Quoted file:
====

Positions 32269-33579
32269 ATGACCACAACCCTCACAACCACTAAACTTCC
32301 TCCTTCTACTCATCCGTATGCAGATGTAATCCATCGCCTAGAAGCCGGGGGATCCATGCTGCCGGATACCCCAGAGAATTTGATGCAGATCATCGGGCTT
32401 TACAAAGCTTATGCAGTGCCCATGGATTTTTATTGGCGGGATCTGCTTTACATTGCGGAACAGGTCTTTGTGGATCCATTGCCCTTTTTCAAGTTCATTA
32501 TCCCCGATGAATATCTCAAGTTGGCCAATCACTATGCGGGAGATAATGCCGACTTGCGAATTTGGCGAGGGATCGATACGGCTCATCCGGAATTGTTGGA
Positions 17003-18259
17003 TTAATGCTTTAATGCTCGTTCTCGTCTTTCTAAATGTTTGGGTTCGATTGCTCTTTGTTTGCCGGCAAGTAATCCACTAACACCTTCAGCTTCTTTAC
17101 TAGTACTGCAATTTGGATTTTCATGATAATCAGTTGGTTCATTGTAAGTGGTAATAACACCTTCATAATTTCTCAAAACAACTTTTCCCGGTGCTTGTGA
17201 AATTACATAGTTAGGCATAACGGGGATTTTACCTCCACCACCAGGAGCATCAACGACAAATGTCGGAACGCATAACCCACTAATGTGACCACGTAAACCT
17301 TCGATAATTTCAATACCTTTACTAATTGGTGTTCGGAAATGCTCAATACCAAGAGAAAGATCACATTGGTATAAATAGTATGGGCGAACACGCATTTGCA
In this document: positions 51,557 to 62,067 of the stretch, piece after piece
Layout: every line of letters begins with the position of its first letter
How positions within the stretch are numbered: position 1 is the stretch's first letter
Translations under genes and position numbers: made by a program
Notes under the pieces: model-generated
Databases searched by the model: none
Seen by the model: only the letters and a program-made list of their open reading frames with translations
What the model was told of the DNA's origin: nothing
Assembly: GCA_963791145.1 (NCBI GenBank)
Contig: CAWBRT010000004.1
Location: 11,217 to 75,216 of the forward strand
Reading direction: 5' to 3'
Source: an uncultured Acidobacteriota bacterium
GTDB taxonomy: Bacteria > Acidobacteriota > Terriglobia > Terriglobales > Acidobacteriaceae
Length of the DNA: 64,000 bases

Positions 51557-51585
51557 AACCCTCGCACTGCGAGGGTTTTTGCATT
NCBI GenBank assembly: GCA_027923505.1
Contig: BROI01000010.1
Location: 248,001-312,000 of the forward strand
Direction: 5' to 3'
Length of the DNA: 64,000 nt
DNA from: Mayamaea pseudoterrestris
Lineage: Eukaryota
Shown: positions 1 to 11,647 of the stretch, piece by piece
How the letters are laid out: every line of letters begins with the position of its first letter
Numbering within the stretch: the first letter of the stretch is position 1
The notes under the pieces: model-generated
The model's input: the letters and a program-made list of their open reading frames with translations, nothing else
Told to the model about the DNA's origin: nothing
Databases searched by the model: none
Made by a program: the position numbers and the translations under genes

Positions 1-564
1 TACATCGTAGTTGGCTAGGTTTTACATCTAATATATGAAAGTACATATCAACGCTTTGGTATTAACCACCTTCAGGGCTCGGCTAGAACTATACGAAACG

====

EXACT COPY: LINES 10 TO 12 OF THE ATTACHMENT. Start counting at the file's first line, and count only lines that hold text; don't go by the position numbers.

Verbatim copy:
17301 TCGATAATTTCAATACCTTTACTAATTGGTGTTCGGAAATGCTCAATACCAAGAGAAAGATCACATTGGTATAAATAGTATGGGCGAACACGCATTTGCA
In this document: positions 51,557 to 62,067 of the stretch, piece after piece
Layout: every line of letters begins with the position of its first letter